TAYLOR v. TAINTOR
U.S. Supreme Court
TAYLOR v. TAINTOR, 83 U.S. 366 (1872)
83 U.S. 366 (Wall.)
TAYLOR v. TAINTOR, TREASURER.
December Term, 1872
Abbreviated reference for BAIL ENFORCEMENT AGENTS
"When bail is given, the principal is regarded as delivered to the custody of his sureties.
Their dominion is a continuance of the original imprisonment. Whenever they choose to
do so, they may seize him and deliver him up in their discharge; and if that cannot be
done at once, they may imprison him until it can be done. They may exercise their rights
in person or by agent. They may pursue him into another State; may arrest him on the
Sabbath; and, if necessary, may break and enter his house for that purpose. The seizure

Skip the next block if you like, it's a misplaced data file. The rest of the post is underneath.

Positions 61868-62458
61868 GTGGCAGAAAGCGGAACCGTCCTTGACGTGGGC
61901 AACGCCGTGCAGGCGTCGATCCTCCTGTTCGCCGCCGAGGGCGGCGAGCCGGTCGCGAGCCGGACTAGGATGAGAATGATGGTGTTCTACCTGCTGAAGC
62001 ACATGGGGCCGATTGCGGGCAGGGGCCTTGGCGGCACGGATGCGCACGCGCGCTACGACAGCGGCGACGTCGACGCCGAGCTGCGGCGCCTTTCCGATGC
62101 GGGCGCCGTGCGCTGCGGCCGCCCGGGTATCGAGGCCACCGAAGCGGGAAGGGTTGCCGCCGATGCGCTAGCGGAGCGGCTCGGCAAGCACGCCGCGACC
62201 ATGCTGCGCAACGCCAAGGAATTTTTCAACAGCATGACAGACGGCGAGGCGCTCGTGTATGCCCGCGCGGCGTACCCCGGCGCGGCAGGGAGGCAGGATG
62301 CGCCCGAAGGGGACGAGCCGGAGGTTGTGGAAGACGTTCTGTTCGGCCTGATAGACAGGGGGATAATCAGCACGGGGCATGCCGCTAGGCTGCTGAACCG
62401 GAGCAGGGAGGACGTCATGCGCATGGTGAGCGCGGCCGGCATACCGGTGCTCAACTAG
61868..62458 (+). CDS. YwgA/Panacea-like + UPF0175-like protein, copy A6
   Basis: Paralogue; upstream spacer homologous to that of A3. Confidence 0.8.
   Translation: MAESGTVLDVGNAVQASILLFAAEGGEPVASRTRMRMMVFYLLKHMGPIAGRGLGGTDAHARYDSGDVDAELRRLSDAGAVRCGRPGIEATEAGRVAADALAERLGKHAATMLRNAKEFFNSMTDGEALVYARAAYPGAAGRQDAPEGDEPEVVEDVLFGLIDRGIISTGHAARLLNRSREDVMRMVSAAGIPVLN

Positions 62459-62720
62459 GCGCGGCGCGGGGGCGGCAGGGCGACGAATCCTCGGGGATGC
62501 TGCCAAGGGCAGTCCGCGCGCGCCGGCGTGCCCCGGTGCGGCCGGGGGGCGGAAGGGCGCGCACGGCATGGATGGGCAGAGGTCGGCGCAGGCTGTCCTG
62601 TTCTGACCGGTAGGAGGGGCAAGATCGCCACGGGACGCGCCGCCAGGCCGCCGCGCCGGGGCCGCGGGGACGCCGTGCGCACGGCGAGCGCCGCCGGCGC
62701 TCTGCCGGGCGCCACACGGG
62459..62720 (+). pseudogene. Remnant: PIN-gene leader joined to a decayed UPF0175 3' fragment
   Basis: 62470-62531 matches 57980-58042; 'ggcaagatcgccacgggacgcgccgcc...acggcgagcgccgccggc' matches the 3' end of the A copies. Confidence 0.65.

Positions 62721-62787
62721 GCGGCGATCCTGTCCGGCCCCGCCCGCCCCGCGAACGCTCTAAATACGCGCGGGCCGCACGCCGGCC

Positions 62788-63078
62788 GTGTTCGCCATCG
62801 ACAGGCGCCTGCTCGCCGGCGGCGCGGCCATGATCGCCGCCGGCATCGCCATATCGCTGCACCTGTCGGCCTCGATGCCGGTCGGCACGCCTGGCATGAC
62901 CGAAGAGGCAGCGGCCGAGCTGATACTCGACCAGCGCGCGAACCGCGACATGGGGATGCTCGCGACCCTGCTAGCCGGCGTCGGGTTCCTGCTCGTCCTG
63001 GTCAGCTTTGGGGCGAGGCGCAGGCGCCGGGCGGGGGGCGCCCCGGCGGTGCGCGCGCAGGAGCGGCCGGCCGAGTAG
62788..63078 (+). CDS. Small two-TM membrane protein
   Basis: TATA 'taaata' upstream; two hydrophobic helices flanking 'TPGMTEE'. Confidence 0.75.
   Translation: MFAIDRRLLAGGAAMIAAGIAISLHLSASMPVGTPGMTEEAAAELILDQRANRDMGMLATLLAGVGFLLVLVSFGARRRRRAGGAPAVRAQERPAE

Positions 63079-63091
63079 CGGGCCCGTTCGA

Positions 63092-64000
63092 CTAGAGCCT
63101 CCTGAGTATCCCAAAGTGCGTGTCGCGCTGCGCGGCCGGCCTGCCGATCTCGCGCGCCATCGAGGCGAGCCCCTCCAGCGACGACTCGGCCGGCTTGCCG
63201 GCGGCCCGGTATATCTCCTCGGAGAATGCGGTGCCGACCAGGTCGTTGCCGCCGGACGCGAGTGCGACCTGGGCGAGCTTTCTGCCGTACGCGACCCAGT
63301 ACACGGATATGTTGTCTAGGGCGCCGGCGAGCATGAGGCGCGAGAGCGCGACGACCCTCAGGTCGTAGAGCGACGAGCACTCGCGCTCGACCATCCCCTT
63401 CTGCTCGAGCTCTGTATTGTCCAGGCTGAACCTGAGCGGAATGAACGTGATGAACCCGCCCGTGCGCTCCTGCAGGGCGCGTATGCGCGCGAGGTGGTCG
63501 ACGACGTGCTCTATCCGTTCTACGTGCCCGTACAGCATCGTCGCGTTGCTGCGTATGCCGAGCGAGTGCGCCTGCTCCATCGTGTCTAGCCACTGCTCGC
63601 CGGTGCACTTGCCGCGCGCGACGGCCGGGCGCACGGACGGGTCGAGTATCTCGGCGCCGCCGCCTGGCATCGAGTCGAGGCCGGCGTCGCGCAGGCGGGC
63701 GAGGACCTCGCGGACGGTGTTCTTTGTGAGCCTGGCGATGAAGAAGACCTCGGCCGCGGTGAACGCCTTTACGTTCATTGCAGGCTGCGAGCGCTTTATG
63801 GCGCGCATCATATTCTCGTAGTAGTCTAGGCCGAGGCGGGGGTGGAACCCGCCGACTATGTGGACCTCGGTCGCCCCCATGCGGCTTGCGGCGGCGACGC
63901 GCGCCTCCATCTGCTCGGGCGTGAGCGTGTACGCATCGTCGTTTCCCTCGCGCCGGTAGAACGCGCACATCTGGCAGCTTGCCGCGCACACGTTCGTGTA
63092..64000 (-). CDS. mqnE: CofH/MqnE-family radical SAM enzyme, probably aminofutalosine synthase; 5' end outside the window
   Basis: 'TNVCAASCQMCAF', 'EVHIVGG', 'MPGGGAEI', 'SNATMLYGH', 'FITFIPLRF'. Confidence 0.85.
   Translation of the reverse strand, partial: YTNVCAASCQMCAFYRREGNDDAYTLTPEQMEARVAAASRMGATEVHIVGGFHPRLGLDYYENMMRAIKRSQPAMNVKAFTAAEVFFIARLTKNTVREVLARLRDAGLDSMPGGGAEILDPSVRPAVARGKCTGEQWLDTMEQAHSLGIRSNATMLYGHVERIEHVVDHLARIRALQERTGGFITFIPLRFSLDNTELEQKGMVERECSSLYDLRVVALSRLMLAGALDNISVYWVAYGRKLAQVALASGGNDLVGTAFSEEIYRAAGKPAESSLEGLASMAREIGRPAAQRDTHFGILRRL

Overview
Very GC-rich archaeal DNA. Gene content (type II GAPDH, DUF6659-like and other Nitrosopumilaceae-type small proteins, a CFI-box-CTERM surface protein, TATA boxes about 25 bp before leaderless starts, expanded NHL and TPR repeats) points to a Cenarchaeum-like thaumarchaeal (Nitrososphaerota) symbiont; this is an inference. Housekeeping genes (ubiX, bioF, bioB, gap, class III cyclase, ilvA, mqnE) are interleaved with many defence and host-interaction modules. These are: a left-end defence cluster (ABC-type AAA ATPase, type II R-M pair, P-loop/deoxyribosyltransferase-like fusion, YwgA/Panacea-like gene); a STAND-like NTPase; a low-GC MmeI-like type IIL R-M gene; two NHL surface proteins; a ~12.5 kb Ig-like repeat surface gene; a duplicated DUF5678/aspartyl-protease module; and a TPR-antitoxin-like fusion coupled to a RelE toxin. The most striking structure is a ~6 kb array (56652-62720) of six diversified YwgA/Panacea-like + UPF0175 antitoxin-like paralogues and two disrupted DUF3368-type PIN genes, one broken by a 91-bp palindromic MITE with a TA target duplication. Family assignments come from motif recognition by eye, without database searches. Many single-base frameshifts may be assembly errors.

is not made by virtue of new process. None is needed. It is likened to the rearrest by the
sheriff of an escaping prisoner. In 6 Modern11 it is said: 'The bail [83 U.S. 366, 372] have
their principal on a string, and may pull the string whenever they please, and render him
in their discharge.' The rights of the bail in civil and criminal cases are the same. They
may doubtless permit him to go beyond the limits of the State within which he is to
answer, but it is unwise and imprudent to do so; and if any evil ensue, they must bear the
burden of the consequences, and cannot cast them upon the obligee."